Inclusion Essentials for Students with ASD

My book, Bringing ABA into Your Inclusive Classroom, provides educators with a framework for designing ABA interventions that can be implemented in general education classrooms to meet the unique needs of students with ASD.  However, I view the ABA interventions as the "icing on the cake."  There are certain essentials, or "must haves,"that should be in place in any classroom to meet the needs of students with ASD.  These essentials include:

1) The Use of Differentiated Instruction and Assessment
2)  The Use of Positive Behavioral Interventions and Supports and
3)  Focus on Increasing Active Engagement of the Student(s) with ASD
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It is very challenging to actively engage students with ASD due to their impairments in social interaction, communication, stereotypic behaviors, sensory issues, and anxiety issues.  In chapter 1 of Bringing ABA into Your Inclusive Classroom (Leach, 2010), I include the following tips for increasing the active engagement of students with ASD:

·      Make sure learning objectives are developmentally appropriate
·      Use concrete examples to help students connect  new content with their existing knowledge
·      Circulate the classroom and give feedback/reinforcement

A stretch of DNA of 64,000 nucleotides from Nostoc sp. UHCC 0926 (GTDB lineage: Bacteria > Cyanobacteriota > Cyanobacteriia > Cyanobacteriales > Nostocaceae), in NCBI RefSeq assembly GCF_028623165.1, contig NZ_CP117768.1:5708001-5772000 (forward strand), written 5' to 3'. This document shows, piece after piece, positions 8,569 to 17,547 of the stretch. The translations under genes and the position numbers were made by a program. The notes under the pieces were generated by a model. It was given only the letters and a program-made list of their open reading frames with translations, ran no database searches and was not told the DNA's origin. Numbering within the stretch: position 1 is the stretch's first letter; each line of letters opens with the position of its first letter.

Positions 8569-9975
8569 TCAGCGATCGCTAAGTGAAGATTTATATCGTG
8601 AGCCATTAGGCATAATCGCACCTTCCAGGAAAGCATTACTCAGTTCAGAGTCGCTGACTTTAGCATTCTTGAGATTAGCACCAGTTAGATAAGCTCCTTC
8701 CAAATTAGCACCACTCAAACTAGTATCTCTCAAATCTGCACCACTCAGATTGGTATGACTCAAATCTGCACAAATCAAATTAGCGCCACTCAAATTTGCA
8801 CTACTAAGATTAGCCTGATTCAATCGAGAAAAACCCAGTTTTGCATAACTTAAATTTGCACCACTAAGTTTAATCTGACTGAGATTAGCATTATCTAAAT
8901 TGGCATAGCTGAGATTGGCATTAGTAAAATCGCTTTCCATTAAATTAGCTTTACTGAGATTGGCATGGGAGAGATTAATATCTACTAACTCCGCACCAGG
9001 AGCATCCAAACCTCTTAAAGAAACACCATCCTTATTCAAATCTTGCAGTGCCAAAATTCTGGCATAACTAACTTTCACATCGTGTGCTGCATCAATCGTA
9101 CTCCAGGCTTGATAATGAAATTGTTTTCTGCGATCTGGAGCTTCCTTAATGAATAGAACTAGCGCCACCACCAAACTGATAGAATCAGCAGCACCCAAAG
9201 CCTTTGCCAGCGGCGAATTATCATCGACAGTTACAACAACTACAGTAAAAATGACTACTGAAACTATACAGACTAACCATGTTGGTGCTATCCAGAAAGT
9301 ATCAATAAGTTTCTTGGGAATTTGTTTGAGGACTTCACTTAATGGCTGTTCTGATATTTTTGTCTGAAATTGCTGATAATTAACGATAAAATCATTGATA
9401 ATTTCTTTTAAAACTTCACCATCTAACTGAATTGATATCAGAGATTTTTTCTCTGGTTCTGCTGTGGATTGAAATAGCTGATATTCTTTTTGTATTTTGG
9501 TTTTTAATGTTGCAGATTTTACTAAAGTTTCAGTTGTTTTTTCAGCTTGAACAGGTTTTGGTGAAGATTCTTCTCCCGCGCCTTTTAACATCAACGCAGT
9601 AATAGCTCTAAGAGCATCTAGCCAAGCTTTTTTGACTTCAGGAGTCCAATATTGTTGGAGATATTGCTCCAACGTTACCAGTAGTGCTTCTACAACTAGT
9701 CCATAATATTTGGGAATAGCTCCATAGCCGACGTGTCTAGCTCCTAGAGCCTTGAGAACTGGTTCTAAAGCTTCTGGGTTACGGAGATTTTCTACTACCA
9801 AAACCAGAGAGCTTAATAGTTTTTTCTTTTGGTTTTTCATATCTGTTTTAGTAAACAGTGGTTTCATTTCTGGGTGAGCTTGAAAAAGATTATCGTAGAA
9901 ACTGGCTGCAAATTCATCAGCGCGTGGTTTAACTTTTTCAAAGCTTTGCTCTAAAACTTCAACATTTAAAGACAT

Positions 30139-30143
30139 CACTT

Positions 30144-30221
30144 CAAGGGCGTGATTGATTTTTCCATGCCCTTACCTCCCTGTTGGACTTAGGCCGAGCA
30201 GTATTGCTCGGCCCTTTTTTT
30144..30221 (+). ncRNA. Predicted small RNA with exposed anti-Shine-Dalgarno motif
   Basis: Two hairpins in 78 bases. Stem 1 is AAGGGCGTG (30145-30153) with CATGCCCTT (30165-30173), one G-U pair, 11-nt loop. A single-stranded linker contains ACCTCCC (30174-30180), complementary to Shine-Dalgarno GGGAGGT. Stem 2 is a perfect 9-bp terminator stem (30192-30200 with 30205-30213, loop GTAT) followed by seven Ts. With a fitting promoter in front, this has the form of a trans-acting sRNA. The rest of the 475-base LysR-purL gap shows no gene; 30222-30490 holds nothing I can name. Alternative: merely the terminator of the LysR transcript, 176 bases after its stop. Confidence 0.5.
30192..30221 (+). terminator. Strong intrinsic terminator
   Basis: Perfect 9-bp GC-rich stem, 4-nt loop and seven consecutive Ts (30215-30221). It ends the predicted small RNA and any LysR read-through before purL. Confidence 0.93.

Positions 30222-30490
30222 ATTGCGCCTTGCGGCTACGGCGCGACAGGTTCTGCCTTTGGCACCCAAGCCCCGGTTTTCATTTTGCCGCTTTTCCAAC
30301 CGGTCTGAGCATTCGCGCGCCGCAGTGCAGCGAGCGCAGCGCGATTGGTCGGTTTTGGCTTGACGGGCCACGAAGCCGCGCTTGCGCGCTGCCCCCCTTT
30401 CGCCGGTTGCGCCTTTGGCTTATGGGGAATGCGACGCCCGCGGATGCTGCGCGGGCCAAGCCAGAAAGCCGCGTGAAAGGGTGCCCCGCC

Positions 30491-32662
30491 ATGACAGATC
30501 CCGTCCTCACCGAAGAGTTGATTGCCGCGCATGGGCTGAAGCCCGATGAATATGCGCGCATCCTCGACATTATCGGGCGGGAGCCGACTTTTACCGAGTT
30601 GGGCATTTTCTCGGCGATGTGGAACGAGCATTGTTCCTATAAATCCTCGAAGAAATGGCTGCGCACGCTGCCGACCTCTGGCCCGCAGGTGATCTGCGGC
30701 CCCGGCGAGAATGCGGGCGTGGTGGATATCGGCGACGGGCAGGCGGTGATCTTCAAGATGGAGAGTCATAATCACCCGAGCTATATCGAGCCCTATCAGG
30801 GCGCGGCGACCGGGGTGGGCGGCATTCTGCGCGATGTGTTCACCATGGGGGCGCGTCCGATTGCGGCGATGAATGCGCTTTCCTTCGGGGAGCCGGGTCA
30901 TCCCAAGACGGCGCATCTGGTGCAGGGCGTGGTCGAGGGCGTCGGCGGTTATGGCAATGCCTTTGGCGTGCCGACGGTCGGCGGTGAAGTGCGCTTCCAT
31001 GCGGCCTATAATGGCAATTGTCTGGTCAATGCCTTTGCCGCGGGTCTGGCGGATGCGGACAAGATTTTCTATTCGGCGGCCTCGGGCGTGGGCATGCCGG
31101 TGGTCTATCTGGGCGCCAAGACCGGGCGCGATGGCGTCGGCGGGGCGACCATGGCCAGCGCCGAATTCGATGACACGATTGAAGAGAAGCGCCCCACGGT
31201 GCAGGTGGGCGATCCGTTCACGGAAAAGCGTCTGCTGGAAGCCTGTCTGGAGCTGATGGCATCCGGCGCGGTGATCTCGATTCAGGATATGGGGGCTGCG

·      Ask a lot of questions
·      Have students work collaboratively to solve problems and complete tasks
·      Ensure success by using prompting/fading procedures and behavioral momentum (see chapter 5)
·      Maintain a brisk pace of instruction
·      Illustrate content with stories
·      Use Guided notes
·      Choral responding
·      Connect content to everyday life
·      Give clear and concise directions and ensure understanding
·      Access student’s strengths and interests as often as possible
·      Give students choices
·      Use activities that arouse curiosity
·      Use advance organizers
·      Vary grouping arrangements
·      Utilize multi-media when presenting information
·      Incorporate music and art into instructional activities
·      Encourage brainstorming
·      Use manipulatives and other hands-on activities
·      Role-play
·      Have students use gestures during lessons
·      Use games
·      Have students create/do something during instruction
·      Have students come up to the board
·      Utilize technologies such as computers, promethium boards, and smart boards
·      Assign partners and have students share responses to questions with their partner
·      Be enthusiastic and encouraging
·      Remind students of behavioral expectations often
·      Be much more positive than negative/corrective

 

Written by Deb Leach, Ed.D., BCBA

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